Federal judge rules North Carolina residents can take abortion drug at home



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A federal judge in North Carolina blocked certain state restrictions on access to abortion pills but upheld others, granting only a partial victory to abortion rights advocates in the state.

Judge Catherine Eagles, an Obama nominee, ruled that state law preventing access to abortion medications for home use conflicted with the authority of the Food and Drug Administration (FDA).

Eagles wrote that the state laws “frustrate the congressional goal of establishing a comprehensive regulatory framework under which the FDA determines conditions for safe drug distribution that do not create unnecessary burdens on the health care system or patient access.”

The ruling, filed Monday, prevents North Carolina from requiring that abortion medications be prescribed and picked up in person, and other restrictions on access. It also prevents local prosecutors from charging people with violating the laws.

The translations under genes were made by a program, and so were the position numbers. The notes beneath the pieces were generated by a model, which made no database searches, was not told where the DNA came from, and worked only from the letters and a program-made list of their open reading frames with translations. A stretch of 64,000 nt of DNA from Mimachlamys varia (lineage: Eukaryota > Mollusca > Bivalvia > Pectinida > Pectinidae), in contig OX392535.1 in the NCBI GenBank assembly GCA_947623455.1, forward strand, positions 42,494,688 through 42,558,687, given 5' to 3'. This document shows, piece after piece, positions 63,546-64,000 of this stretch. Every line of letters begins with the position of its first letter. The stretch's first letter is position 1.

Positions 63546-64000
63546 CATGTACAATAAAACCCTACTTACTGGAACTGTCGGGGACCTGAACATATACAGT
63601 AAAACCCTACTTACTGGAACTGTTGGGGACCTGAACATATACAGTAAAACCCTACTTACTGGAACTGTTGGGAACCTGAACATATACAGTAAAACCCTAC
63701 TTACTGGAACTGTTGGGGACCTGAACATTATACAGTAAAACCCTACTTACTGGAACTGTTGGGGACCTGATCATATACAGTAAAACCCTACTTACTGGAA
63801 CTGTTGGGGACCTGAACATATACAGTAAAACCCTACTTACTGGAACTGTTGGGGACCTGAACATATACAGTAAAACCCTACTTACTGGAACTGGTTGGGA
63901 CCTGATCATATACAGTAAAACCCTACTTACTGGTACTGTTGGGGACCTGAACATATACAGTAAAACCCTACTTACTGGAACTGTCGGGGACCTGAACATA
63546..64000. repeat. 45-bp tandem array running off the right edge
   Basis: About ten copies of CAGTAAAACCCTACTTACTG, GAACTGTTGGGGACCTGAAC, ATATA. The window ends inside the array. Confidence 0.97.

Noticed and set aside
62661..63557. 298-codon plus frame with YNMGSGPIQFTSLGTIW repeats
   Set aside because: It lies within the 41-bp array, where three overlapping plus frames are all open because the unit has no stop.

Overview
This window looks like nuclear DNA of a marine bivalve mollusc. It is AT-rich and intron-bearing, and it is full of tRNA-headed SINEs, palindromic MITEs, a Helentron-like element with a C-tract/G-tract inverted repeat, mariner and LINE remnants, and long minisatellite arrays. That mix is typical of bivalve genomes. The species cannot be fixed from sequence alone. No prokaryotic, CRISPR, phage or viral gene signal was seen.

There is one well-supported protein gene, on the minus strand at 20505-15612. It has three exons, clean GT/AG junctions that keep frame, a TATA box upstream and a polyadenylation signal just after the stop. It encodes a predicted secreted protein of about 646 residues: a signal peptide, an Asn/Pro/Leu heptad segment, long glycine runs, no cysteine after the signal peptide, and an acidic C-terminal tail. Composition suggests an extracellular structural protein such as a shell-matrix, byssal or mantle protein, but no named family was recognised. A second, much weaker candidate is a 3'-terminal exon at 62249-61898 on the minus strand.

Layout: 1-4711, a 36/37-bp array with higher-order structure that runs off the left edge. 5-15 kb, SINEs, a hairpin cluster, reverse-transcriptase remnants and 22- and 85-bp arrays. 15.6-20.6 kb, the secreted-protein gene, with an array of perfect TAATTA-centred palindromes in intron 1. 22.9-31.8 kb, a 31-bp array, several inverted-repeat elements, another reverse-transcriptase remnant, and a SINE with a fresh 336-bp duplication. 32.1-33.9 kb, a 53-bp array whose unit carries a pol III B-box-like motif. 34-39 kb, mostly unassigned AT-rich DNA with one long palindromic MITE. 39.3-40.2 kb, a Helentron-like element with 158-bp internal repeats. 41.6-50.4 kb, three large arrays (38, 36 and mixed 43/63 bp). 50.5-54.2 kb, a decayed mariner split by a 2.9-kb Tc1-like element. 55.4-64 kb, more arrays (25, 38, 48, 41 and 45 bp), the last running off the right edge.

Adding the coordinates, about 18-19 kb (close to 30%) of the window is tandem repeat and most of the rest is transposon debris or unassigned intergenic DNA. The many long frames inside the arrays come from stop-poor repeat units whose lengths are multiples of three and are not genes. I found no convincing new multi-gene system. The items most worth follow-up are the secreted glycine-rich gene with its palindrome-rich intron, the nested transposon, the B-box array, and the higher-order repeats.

The restrictions Eagles upheld include requiring an in-person consultation before receiving a prescription and an ultrasound. She said that the FDA had not reviewed and rejected those requirements.

Dr. Amy Bryant, who provides abortion care and is the plaintiff in the case, said in a statement that Eagles’ ruling will “allow for increased access to safe and effective medication abortion care throughout North Carolina.”

Attorney General Josh Stein (D) chose not to put up a defense in the suit, contending that the restrictions were already preempted by the FDA. Stein, an abortion rights advocate, is the Democratic nominee for governor.

Stein said the ruling “helps women regain some control over their personal health care decisions.”

The ruling could be appealed by the defendants, the state House Speaker and Senate leader. The Supreme Court is set to hear a separate case regarding the abortion pill mifepristone this term, which could impact the North Carolina case.



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